News

Foreign investment scrutiny triggers rises

Beef Central, 26/01/2012

The trigger level at which foreign investment attracts greater national interest scrutiny has risen from $231m to $244m.As debate continues as to whether Australia should lower the threshold at which foreign purchases of agricultural assets are subjected to a national interest test, the Federal Opposition says the threshold has quietly increased.

Shadow minister for agriculture and food security John Cobb said figures on the Foreign Investment Review Board (FIRB) website show that the reporting threshold for foreign investment of agricultural land and agribusiness has increased from $231 million to $244 million this year.

The question of foreign ownership and whether it is good for Australian agriculture has attracted considerable attention in recent weeks.  

Ongoing sales of agricultural land, water entitlements and agribusinesses to overseas interests have fuelled concerns that Australia is selling the farm and surrendering control of its food producing assets to foreign owners.

However the Federal Government says there is nothing to fear after reviews by the Australian Bureau of Statistics and the Australian Bureau of Agriculture and Resource Economics and Sciences indicated that actual levels of foreign investment had not changed significantly since the last major survey was conducted in the 1980s.

Based on those results the Federal Government has dismissed calls to lower the $231m threshold above which proposed purchases by overseas interests must be scrutinised by the FIRB.

However the Federal Opposition and farm groups have questioned the validity of the ABS and ABARES findings.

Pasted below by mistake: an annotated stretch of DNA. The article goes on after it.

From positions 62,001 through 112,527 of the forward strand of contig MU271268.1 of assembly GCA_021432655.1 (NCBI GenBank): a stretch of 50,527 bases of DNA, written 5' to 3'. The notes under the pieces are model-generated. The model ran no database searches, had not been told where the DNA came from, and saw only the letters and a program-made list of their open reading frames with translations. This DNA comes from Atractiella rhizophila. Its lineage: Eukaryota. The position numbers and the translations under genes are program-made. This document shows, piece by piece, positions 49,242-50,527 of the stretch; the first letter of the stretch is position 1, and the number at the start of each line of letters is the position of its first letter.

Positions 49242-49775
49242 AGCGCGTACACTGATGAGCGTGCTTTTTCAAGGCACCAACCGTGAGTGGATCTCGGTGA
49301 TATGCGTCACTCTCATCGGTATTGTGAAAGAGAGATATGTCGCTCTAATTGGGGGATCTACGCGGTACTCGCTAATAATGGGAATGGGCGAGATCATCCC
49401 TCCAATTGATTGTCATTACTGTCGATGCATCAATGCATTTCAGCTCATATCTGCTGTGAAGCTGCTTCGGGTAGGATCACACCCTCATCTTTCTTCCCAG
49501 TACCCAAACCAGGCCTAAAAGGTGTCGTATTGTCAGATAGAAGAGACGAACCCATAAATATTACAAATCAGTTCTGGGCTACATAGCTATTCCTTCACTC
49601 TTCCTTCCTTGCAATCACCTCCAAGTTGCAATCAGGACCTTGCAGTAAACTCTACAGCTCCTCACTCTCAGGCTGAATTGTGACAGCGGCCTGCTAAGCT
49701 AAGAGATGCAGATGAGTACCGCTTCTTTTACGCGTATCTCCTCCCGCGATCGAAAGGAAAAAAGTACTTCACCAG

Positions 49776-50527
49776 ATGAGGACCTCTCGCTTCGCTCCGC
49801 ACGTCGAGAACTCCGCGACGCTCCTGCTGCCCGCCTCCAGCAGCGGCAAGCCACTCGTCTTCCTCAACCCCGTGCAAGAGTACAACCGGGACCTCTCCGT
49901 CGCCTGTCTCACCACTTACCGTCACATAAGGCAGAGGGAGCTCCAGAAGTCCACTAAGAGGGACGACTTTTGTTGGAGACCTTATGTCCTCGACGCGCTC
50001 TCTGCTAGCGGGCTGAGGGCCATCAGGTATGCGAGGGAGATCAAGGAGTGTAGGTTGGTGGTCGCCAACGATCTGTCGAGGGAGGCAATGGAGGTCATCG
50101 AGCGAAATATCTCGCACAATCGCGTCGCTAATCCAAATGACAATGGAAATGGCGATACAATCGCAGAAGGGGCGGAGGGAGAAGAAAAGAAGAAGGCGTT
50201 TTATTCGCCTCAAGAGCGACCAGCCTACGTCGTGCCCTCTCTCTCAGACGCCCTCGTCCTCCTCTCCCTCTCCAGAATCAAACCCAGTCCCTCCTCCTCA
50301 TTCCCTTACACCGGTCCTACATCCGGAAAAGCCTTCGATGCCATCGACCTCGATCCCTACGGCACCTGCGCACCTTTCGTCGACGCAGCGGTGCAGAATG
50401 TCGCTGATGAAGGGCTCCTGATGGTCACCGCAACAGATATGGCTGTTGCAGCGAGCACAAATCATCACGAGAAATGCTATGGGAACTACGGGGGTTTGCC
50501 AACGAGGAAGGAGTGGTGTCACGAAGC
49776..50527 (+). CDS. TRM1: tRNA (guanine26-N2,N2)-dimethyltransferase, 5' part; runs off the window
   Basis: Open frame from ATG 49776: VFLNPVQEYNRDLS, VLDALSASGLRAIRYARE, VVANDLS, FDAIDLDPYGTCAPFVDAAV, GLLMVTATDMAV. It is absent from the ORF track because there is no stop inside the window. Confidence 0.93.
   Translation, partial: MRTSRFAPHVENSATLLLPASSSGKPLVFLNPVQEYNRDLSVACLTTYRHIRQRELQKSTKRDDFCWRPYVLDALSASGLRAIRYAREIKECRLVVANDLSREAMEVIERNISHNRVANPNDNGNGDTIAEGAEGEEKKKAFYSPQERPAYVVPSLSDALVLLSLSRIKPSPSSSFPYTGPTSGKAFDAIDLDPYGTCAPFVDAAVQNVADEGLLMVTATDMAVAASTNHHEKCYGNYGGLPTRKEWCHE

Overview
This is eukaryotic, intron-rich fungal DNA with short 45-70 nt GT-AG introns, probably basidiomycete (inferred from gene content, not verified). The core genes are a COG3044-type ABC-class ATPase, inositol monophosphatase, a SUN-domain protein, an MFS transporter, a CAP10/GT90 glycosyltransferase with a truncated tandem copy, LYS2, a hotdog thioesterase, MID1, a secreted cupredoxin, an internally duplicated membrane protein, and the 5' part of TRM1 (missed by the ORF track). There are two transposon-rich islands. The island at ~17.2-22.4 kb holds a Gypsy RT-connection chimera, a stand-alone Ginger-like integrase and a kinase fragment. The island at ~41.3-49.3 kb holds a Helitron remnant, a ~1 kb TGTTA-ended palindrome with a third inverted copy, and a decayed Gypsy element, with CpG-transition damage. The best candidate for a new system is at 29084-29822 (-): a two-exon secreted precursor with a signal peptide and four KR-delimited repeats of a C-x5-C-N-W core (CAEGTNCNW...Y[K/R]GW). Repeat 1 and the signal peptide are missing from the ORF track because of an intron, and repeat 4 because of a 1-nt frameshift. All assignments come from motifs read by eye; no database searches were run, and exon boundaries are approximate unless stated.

They believe the limited terms of reference provided by the Federal Government resulted in shallow analyses that looked only at the number of agricultural land and businesses owned by foreign interests, and not the more critical measure of much volume or value of Australia’s food production they control. 

Shadow minister for agriculture and food security John CobbMr Cobb said that while many were calling for the $231m trigger to be lowered, the threshold had actually moved higher.

“The sad thing is Gillard’s Labor government and her agriculture minister are so unaware of regional and rural issues they probably haven’t even woken up to the fact that agricultural land is now even further out of reach from the Foreign Investment Review Board’s game-keeping,” Mr Cobb said.

“We need real data about the levels of foreign ownership of farm land and agribusiness, so the government can monitor foreign buy-outs and adjust policy settings when foreign control is not in Australia’s national interests.

“It was obvious that the $231 million trigger before the FIRB weighs in was clearly out of step with reality and now the $244 million just defies logic.

“There is no doubt that foreign investment has been, and will remain, vital for the development of agriculture in Australia, but we need the information and policy controls to make necessary adjustments if this investment runs contrary to Australia’s national interests.”

Mr Cobb said the coalition will announce its policy on foreign investment in agriculture in coming months.
 

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